Spiny lobsters, also known as langustas, langouste, or rock lobsters, are a family (Palinuridae) of about 60 species of achelate crustaceans, in the Decapoda Reptantia. Spiny lobsters are also, especially in Australia, New Zealand, Ireland, South Africa, and the Bahamas, called crayfish, sea crayfish, or crawfish ("kreef" in South Africa), terms which elsewhere are reserved for freshwater crayfish.
The furry lobsters (e.g. Palinurellus) were previously separated into a family of their own, the Synaxidae, but are usually considered members of the Palinuridae. The slipper lobsters (Scyllaridae) are their next-closest relatives, and these two or three families make up the Achelata. Genera of spiny lobsters include Palinurus and a number of anagrams thereof: Panulirus, Linuparus, etc. (Palinurus was a helmsman in Virgil's Æneid.) In total, 12 extant genera are recognised, containing around 60 living species:
Although they superficially resemble true lobsters in terms of overall shape and having a hard carapace and exoskeleton, the two groups are not closely related. Spiny lobsters can be easily distinguished from true lobsters by their very long, thick, spiny antennae, by the lack of chelae (claws) on the first four pairs of walking legs, although the females of most species have a small claw on the fifth pair, and by a particularly specialized larval phase called phyllosoma. True lobsters have much smaller antennae and claws on the first three pairs of legs, with the first being particularly enlarged.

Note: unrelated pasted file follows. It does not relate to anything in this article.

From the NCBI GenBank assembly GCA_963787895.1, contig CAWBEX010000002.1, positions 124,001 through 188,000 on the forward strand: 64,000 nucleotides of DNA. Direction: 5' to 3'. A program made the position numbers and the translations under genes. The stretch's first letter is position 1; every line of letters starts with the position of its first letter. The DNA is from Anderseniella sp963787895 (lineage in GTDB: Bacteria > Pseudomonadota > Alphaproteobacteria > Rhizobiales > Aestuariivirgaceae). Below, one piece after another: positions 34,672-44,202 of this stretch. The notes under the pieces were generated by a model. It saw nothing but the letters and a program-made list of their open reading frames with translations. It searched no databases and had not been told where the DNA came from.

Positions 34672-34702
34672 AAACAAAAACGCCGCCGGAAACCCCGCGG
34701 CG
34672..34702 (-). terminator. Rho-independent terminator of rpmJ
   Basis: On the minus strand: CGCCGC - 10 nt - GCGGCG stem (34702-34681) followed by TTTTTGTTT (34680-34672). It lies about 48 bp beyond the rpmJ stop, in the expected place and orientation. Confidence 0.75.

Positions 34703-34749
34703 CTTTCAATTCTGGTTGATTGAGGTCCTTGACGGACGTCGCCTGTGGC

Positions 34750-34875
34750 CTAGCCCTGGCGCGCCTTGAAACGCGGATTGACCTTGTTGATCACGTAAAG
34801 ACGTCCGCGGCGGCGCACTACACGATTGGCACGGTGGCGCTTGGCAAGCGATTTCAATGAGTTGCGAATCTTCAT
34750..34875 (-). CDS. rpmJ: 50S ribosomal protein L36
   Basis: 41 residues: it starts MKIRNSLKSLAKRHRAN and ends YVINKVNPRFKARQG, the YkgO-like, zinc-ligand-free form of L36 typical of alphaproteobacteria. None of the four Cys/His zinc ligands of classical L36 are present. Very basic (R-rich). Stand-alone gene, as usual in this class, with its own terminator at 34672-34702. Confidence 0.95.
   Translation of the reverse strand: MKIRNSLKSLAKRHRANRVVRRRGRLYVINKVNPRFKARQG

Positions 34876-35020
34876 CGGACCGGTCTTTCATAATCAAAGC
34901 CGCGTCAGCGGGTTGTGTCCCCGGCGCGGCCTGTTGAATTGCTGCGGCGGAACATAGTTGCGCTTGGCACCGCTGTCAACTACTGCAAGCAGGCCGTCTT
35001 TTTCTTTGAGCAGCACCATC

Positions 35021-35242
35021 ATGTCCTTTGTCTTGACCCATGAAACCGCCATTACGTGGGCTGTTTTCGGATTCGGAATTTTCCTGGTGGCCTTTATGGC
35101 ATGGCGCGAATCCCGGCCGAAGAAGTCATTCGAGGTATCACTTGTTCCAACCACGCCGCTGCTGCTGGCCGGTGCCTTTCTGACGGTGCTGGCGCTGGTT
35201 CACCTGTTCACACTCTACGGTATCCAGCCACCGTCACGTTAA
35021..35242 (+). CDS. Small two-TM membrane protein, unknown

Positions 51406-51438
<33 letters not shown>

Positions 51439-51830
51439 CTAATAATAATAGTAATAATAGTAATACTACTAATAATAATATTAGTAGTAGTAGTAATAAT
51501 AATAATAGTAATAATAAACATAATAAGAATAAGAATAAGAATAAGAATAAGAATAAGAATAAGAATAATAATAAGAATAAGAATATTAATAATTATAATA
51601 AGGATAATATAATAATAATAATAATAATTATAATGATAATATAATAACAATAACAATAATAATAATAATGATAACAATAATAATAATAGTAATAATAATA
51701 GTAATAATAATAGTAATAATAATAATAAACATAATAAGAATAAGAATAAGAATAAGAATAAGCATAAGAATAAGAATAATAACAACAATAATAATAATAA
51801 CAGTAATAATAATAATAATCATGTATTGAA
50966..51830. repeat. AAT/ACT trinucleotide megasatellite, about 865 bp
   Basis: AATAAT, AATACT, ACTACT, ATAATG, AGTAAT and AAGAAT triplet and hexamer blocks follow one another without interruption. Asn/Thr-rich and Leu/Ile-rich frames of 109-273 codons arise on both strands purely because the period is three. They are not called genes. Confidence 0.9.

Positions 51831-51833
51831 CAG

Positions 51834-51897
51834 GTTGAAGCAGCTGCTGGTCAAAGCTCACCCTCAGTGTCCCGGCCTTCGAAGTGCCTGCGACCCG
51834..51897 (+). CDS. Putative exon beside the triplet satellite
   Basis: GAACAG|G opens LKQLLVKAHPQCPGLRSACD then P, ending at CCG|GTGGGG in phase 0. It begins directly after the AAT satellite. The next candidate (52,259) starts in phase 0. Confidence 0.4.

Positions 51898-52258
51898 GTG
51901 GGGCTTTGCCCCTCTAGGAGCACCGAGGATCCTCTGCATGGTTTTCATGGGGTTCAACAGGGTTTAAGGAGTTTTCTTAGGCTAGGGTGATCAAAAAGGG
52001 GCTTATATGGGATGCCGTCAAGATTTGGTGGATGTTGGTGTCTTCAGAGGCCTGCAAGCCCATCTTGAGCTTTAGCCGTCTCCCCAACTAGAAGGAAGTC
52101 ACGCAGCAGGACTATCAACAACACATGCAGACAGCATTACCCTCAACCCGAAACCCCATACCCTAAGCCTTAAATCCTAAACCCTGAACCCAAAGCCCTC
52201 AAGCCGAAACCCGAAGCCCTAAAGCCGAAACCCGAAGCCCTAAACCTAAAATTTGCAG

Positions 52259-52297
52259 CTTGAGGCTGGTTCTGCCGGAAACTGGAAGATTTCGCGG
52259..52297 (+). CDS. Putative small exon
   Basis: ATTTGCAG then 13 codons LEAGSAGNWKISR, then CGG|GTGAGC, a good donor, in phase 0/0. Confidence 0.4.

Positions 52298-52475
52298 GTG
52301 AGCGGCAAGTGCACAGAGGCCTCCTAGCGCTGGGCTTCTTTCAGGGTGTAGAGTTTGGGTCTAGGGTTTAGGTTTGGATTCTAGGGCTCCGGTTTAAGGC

Spiny lobsters typically have a slightly compressed carapace, lacking any lateral ridges. Their antennae lack a scaphocerite, the flattened exopod of the antenna. This is fused to the epistome (a plate between the labrum and the basis of the antenna). The flagellum, at the top of the antenna, is stout, tapering, and very long. The ambulatory legs (pereopods) end in claws (chelae).
The size of the adults varies from a few centimetres to 30–40 cm. In general, it is said that rarely some individuals can reach 60 cm (Panulirus argus).
Nevertheless, some reports – the authenticity of which can be questioned – are of much larger lobsters. One such source is Bernard Gorsky's travel book La derniére ile. In this, the author lists the following statements: